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Review and Approval4:20 with Pasan Premaratne
One of the hardest aspects of freelancing is when a client asks you to make changes so close to the deadline. This can be mitigated by providing for ample review and approval time. In this video, let’s go over how you can set up a review process to reduce some of the headaches.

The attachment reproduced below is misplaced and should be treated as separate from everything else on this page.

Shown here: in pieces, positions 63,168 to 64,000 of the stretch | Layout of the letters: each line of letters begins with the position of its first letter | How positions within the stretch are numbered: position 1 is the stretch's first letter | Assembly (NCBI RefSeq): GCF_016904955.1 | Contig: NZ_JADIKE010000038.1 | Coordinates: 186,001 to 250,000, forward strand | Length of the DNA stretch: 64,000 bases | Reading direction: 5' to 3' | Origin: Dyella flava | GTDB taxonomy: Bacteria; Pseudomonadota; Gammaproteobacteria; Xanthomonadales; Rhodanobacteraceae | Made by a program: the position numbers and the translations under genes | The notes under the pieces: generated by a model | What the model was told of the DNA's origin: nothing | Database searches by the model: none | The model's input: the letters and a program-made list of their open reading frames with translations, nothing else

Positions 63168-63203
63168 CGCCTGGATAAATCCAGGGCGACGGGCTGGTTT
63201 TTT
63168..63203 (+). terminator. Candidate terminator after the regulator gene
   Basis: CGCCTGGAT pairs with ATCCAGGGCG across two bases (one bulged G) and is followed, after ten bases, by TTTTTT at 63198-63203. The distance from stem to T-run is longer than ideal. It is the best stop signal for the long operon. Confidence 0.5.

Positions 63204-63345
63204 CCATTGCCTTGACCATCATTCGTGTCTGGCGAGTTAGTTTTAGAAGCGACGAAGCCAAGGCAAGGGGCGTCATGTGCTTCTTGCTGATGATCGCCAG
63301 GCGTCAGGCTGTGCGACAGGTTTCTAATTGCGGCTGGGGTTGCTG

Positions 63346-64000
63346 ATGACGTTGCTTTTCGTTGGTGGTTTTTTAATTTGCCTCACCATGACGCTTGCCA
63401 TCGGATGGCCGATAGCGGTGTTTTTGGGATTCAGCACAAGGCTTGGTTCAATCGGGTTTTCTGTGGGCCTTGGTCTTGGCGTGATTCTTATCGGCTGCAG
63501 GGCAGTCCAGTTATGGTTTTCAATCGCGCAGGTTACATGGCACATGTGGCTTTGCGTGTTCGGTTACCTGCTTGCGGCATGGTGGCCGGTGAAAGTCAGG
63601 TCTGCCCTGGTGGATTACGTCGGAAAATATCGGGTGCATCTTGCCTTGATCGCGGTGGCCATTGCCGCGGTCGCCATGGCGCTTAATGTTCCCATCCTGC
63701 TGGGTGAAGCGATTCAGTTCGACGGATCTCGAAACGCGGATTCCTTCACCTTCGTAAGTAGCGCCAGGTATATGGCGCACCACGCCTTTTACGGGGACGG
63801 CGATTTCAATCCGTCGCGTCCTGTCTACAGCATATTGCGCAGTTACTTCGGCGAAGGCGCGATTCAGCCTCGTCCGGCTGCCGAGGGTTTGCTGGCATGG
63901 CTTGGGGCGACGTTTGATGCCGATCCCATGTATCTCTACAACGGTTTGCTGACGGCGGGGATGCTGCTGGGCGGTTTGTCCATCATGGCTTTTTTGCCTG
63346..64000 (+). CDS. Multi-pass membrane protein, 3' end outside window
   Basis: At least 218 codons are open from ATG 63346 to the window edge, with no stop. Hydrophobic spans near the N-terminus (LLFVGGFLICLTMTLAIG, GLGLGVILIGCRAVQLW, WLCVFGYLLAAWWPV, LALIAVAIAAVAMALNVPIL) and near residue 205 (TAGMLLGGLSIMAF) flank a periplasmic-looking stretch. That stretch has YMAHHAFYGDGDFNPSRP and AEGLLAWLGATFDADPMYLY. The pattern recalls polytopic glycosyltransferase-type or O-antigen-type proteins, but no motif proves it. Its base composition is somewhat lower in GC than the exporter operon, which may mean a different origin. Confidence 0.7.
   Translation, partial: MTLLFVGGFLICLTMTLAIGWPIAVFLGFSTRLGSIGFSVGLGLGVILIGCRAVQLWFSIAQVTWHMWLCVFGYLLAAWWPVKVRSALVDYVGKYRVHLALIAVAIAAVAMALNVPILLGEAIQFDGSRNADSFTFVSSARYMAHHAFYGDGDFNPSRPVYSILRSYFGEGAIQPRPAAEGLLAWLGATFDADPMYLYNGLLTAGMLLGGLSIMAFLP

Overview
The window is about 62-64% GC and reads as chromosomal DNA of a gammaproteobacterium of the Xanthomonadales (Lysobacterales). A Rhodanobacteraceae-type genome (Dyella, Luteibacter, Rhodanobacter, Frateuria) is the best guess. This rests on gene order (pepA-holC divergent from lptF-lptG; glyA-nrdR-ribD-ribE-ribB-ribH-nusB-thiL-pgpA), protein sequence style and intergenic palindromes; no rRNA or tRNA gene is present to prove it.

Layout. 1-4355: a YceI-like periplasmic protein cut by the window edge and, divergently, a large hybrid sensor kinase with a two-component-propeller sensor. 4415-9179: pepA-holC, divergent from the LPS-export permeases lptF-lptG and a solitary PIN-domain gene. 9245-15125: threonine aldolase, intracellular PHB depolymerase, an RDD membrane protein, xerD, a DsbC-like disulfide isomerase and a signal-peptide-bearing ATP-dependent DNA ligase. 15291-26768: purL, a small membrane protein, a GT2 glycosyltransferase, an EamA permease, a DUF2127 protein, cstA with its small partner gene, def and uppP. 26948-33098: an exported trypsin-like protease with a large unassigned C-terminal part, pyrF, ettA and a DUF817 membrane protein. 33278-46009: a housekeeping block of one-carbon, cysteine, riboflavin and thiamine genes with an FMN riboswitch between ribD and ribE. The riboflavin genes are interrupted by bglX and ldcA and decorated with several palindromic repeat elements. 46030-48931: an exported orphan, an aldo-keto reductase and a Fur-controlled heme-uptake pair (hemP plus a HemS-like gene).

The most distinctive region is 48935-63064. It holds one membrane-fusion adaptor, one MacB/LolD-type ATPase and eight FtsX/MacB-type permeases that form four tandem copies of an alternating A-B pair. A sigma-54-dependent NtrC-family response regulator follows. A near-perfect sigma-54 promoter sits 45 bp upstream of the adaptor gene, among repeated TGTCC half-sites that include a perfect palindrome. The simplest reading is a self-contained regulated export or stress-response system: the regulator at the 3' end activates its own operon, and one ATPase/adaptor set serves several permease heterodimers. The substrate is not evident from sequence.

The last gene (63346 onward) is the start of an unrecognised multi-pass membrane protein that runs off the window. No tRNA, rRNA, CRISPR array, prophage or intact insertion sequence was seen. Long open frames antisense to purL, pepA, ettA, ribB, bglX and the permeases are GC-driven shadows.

[Pasan Premaratne] When working with a client one of the important things is allowing for an approval or review process. 0:00 You have to identify what's a good balance between the client, having the room to make certain changes, 0:06 and you having way too many revisions. 0:11 But even if you allow for revisions you need to have a process about it. 0:13 If your process is to just email the client some files and let him respond with comments, the lack of structure will soon frustrate you. 0:18 Clients won't be able to properly explain what changes they want and that's understandable. 0:25 Design, or development, is not an area of expertise for them. 0:31 So their vague directions will lead to either more revisions further along in the project and lots of frustrations. 0:34 If you took the time to understand both the client's and the user's needs early on, then the review process can be a lot less painful. 0:41 In this video we're going to go over some tips that can help you improve your review process. 0:49 First, provide guidelines. Often times clients don't know how to provide feedback. 0:55 As a designer getting feedback like, "I just don't like it," doesn't serve either party well. 1:01 You don't know their reasons for disliking the design. 1:06 You have no constructive criticism and therefore, can't really make a change that you know the client will agree with. 1:09 Spend some time talking to your client and educate them in how to provide valuable feedback that will make the project easier. 1:15 Ask them to explain gut reactions. 1:23 Rather than saying, "I just don't like this," ask them to think about what exactly it is they don't like and why. 1:25 Sometimes these reactions are warranted, but most times it's because the client doesn't understand 1:32 the purpose of a certain design consideration. 1:37 It either doesn't make sense off the bat, or you're not presenting the work in the right medium. 1:40 For example, attaching static screenshots of a webpage won't help explain your design considerations with a hidden navigation bar. 1:45 Certain things are better understood in the browser. 1:52 Show examples of articulated observations that help the approval process. 1:55 Show that you invite constructive criticism and relevant questions. 2:00 Wherever you can, walk your client through your design considerations. Don't expect them to understand everything. 2:05 Clients need to understand the choices you made. Otherwise they might approach them from a biased or uneducated perspective. 2:11 Then you can provide explanations or documentation. 2:19 Written supporting material can go a long way to explaining your design considerations. 2:22 It might be easy to convey your thoughts and process to your client, 2:27 but there's a high chance that the client is not in charge of the approval process. 2:30 He or she has to then explain it to other stakeholders in this organization. 2:35 You won't be there to present to these people like you did for your client, 2:38 and you can't expect your client to explain your ideas as well as you did. 2:42 By providing documentation or some form of written explanation, you can ensure that everyone who sees your designs 2:46 understands the message behind it. 2:52 You should also control the direction of the feedback. 2:55 This can be tied to providing guidelines, which we mentioned earlier. 2:58 When explaining, explain the design within the context of the content and the audience. 3:02 When clients evaluate designs they tend to be biased and evaluate it from a personal perspective. 3:07 Remind them that everything should be judged from a user's perspective. 3:13 When presenting your designs always present them in the best medium possible. 3:18 This goes along way to getting the client to really understand your design choices. 3:22 It's hard to convey what's above the fold when you print or send over the Photoshop files or static images. 3:27 Here's a few tips on how you could go about doing that. 3:33 If your client is a local client, then set up a time to present the website to them and walk them through the designs. 3:37 If the client is remote, set the website up on a server and schedule a phone call with them to walk through the designs. 3:43 There are also apps that can help you with this task. 3:50 Check out InVision app, one that's made specifically for sharing, review, and approval. 3:53 Or you can use Basecamp to invite clients to the project where they can comment on any files. 3:58 The review process is really important to your sanity as a freelancer. 4:04 Following these steps doesn't necessarily mean that the review and approval process will always be easy and efficient, 4:08 but it will make the task much smoother. 4:14 The more you do it, the better you can streamline your workflow. 4:17
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